I’m Aussie : I don’t Tip! – I Only Reward for Good Service.

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Why is it that tipping has now become an acceptable form of bribery and extortion?

I have come to accept that I am a Bogan in some things. Tipping is one of these things for sure. I don’t know when or how it became something of a mandatory charge in restaurants and taxi’s and other service industries but it seems that this is becoming more common. I am one for rounding-up more for convenience sake than anything else but tipping as an expectation regardless of service? You have to be kidding!

I have the expectation that I will get service when I hail a taxi (cab in US lingo) or go to a restaurant. I am there after all for a reason, mostly to eat, to enjoy friends and I am patronising their establishment from choice. Should there be more than this? If the service is crap… then I will leave. If the food is crap then I will never return and I will tell my mates about it at any given opportunity. This is free and open commercialism. Tipping to me does not enter the equation unless the service was exceptional and then likely not other than rounding up generously.

I often have wondered where I have formed this very grounded opinion of mine and the incident that springs to mind was where I was barely an adult (18yrs), in fact my then boyfriend and I were celebrating my coming of age at the swankiest restaurant in town in the 1970’s and it cost a relative bomb. We left a generous tip only to see two waiters arguing over the tip in total disregard for other diners. It was a tip we had left under a plate and we watched them astounded while we waited at the lift to leave. It left an indelible imprint on the development of my opinion in regards to tipping and the pitfalls of the practice being aside from the realms of courtesy and consideration within the services industry and having a whole different classification of its own.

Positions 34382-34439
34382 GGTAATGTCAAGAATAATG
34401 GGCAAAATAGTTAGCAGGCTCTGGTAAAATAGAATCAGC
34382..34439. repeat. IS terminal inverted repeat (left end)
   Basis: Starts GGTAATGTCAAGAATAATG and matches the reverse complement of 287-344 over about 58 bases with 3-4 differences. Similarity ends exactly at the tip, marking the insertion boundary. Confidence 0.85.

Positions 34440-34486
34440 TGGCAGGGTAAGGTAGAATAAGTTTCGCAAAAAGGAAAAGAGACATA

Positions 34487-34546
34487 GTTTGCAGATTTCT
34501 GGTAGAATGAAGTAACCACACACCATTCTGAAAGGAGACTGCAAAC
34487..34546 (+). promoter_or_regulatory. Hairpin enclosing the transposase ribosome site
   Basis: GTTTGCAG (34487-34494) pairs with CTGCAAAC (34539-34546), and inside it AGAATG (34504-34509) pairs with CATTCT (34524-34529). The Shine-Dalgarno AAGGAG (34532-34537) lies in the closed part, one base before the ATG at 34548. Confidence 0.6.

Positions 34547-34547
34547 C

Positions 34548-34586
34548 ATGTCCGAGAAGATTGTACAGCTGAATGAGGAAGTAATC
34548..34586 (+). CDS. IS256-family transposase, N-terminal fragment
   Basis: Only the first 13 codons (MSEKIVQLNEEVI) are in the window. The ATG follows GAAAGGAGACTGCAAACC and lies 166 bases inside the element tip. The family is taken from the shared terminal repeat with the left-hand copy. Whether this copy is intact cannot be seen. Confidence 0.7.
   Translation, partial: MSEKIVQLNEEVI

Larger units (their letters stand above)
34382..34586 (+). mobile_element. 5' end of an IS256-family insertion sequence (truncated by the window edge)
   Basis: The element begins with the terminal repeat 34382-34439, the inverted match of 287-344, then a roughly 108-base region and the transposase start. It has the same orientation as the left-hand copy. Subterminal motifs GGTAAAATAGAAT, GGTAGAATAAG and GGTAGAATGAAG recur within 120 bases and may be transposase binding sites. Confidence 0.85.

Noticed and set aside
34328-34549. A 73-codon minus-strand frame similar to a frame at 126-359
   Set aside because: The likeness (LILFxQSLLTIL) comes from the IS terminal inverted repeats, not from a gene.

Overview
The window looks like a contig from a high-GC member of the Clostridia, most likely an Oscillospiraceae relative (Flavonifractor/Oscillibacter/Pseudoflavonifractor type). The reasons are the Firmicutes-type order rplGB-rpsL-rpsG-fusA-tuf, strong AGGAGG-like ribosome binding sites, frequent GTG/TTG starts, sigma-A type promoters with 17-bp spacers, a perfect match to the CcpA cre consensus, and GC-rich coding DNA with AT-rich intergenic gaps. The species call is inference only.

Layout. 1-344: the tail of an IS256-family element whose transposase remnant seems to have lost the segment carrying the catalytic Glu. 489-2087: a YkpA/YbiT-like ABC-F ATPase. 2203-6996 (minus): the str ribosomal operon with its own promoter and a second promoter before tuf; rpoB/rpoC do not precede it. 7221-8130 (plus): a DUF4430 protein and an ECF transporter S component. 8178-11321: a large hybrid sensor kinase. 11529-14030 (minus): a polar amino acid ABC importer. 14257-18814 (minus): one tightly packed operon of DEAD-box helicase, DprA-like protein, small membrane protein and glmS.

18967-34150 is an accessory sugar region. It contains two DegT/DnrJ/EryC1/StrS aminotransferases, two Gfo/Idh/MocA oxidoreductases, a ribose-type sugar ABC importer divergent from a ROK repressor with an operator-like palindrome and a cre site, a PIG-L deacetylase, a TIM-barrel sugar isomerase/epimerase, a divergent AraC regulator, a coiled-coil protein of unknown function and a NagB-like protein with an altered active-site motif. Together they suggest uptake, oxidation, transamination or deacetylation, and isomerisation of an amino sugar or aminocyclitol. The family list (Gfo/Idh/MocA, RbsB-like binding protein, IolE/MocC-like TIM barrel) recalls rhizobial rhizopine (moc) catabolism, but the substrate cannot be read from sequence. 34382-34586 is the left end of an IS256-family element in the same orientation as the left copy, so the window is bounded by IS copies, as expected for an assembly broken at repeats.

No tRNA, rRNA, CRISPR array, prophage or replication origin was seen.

tipping adviceNow I do realise that Yanks tip… usually generously for whatever reason, it is a practice I cannot fathom aside from their thinking that it is an expectation in their country. I see this as propping up restaurateur’s for following pay awards which are inadequate, and a means of propping up a Union movement that is failing its members in its representation.

In China and much of Asia, tipping is not expected and can be considered crass. However with the cattle driven movement of tourists into what is essentially a communist marketplace, the practice of tipping has become more and more driven by tourism from the US. This became evident when we were on an Asian cruise boat as independent tourists, making our way down the Yangtze River some years ago. We purposely had chosen this boat as it was smaller, more personal and a true Chinese experience as opposed to the Chinese-US versions of China to be found on the larger cruise lines. Tipping was not expected however they did leave little envelopes on your pillow with overly generous advice on how much you should ‘tip’ each day (in cash) to be distributed amongst the crew (or this is what they said). I don’t believe any commercial group would distribute monies without a finger in the pie too, particularly in Asia. That they only left these envelopes on the pillows of English speaking guests was also an eye opener.